Migrating birds could spread 'bird flu' to Europe
Russia issues warning
Russia's Emergencies Ministry is warning that the H5N1 strain of the bird-flu virus, the strain dangerous to humans and responsible for the deaths of more than 50 people in Asia, could spread into mainland Europe from farms in Siberia.
The Ministry issued a statement saying that the autumnal migration of birds from Siberia to the Caspian and Black Sea regions could increase the risk of new outbreaks, Reuters reports. "Human infection, especially among workers at poultry farms, cannot be ruled out," the statement warned.
Meanwhile, the Ministry of Agriculture said no cases of the H5N1 strain have been identified in the Siberian region of Omsk, but cases have been confirmed in Novosibirsk, Altai and Tyumen. It added that all poultry farms in Russia have taken steps to protect themselves from infection.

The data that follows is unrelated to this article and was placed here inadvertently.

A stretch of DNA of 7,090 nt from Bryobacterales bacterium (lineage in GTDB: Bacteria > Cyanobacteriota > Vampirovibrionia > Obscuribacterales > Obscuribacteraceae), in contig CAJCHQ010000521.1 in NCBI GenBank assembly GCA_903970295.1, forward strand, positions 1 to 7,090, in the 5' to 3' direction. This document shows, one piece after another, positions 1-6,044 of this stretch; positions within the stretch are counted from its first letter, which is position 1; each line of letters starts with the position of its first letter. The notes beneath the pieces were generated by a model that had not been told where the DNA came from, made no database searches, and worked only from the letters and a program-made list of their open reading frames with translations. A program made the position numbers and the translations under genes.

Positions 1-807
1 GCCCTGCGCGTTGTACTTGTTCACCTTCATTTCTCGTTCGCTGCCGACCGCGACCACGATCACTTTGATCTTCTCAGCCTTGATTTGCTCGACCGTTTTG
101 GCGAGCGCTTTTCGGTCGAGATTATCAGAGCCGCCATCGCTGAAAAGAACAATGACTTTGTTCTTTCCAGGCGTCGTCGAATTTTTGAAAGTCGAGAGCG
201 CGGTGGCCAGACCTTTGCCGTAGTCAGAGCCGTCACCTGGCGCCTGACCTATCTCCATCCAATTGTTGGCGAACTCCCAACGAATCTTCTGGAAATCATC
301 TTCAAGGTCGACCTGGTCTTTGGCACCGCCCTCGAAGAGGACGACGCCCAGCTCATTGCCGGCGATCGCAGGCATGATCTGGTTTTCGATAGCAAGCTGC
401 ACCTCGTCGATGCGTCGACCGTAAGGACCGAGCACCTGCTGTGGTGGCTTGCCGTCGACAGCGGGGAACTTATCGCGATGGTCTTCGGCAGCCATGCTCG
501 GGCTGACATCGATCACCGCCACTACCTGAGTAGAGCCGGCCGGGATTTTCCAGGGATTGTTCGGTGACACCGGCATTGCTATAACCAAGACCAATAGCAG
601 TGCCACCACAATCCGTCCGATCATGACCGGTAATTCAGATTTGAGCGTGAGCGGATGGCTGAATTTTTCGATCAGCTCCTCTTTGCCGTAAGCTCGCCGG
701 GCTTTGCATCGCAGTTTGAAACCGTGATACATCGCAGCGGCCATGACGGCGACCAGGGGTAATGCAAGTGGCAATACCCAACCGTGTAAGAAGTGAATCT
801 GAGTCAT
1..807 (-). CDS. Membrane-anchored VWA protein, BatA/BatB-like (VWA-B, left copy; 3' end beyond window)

In the Novosibirsk region, where the virus has claimed nearly 3,000 head of domestic poultry, farmers have already begun slaughtering birds - a program that could last for at least a week, or even for 10 days.
A local government spokesman told Reuters: "Slaughtered poultry from 68 households was put in plastic bags together with disinfectant and incinerated in specially prepared pits located at a distance from settlements."
The H5N1 strain of the bird-flu virus can be passed from bird to human, but in Russia no cases of human infection have been officially registered. The greatest fear is that the virus will mutate and a strain will emerge that can be passed from human, to human, triggering a global epidemic. ®
Sponsored: Global DDoS threat landscape report